“Wouldn’t you love to see one of these NFL owners, when somebody disrespects our flag, to say, “Get that son of a bitch off the field right now! Out. He’s fired. He’s fired!”
At a rally in Huntsville, Ala. on Sept. 22, President Donald Trump began a feud with the NFL in response to football players kneeling during the national anthem. The following Sunday, many NFL players responded by taking a knee in unprecedented numbers during the national anthem. Each player made his own decision; some knelt while others stood and locked arms with their teammates.
Nearly every team demonstrated or issued a statement in response to the president’s comments. The entire Pittsburgh Steeler team stayed in the locker room during the national anthem with the exception of offensive tackle and former Army Ranger Alejandro Villaneuva who stood alone on the field.
Some team owners and coaches showed support for their players. Oakland Raiders owner Mark Davis told players not to protest on the job but on Sunday said, “I can no longer ask our team to not say something while they are in a Raiders uniform. The only thing I can ask them to do is do it with class.”
This protest has been a year in the making. It began last season on Aug. 14, when Quarterback Colin Kaepernick of the San Francisco 49ers sat during the national anthem and then kneeled in subsequent games creating a controversy.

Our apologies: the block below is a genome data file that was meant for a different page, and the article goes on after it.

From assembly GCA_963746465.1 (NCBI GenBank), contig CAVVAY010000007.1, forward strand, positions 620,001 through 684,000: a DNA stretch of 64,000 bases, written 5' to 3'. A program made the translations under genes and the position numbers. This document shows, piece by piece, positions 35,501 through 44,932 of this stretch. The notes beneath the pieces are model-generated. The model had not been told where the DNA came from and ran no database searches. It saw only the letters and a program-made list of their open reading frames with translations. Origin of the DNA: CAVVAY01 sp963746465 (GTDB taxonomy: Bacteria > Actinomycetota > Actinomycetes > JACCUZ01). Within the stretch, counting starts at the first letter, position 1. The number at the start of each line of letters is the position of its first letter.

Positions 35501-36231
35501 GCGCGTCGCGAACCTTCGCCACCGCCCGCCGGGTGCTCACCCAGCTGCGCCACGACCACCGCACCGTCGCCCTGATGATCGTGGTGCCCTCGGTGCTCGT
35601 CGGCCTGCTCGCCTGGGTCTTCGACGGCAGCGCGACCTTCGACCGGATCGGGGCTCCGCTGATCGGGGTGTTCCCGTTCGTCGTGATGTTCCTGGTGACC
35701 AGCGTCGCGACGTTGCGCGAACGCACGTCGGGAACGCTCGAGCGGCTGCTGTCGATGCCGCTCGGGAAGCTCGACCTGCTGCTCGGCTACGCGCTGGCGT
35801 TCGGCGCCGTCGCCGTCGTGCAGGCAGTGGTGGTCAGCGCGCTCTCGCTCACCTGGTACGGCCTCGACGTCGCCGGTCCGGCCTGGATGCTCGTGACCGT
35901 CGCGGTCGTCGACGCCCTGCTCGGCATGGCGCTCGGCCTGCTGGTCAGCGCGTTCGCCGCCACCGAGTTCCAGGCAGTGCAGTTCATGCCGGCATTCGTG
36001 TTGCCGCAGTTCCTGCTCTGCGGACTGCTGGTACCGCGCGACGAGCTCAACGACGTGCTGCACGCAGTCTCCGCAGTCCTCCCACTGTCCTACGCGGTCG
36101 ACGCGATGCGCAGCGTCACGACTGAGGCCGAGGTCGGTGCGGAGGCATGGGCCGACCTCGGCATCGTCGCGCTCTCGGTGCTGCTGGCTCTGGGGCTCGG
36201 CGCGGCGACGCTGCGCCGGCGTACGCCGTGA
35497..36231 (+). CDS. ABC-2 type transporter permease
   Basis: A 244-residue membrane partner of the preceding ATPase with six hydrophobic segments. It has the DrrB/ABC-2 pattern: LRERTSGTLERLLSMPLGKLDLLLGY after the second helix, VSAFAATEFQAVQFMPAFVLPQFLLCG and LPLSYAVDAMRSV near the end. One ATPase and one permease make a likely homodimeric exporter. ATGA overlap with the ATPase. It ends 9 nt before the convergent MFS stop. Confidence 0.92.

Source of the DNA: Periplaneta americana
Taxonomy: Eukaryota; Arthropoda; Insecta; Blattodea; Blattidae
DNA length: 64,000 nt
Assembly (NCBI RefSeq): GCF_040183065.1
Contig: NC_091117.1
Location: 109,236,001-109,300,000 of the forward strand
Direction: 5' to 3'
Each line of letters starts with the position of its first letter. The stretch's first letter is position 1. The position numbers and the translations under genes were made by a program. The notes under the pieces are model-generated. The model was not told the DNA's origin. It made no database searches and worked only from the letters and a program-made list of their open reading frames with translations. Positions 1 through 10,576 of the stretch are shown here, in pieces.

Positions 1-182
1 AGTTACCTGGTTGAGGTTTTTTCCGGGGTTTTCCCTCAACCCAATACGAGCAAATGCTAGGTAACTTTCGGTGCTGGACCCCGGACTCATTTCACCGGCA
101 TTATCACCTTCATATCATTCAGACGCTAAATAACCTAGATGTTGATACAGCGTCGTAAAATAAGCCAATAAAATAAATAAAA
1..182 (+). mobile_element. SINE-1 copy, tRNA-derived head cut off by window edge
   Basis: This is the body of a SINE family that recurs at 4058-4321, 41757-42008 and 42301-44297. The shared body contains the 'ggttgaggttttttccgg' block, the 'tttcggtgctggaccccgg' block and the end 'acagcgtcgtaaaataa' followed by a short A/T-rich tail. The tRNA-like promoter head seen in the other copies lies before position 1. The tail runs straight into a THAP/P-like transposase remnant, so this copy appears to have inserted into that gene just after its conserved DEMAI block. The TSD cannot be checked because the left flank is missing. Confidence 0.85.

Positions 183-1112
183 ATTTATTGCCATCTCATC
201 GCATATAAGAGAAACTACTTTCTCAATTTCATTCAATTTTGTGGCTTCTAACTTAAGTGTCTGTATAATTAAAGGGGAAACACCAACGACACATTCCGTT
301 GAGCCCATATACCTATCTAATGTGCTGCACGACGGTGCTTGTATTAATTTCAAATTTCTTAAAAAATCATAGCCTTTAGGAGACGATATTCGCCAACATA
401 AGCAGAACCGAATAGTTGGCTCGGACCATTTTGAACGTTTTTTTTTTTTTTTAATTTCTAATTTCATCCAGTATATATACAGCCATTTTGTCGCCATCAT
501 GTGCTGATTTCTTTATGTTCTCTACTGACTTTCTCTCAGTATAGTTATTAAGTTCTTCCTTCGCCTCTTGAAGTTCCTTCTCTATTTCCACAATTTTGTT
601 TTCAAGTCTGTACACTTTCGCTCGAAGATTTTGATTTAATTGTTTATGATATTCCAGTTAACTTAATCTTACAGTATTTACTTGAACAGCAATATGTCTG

When asked on Aug. 28 why he knelt during the national anthem, Kaepernick said,
“There’s a lot of things that need to change. One specifically? Police brutality. There’s people being murdered unjustly and not being held accountable.” He continued saying, “I have family, I have friends that have gone and fought for this country. And they fight for freedom, they fight for the people, they fight for liberty and justice, for everyone. That’s not happening. People are dying in vain because this country isn’t holding their end of the bargain up.”
After the 2016 season, Kaepernick opted out of his contract with the 49ers and became a free agent. He has not been able to find another job with a team in the league since.
“This isn’t some amateur. This guy brought the 49ers to the Super Bowl (2013) and he risked that level of his profession to put the world on notice so that everyone knows this is what our culture, our race is going through and y’all don’t want to do anything about it,” said Chronicle sports writer Tru Armstrong in an interview on KDUX Web Radio.
On Aug. 25, at an away game with the Arizona Cardinals, the Dallas Cowboys also took a unique stance on the issue. They locked arms and took a knee prior to the national anthem. Boos could be heard throughout the stadium.
What will ultimately result from this recent clash of politics and sports is yet to be seen, but has awakened a national conversation about race, patriotism and sportsmanship.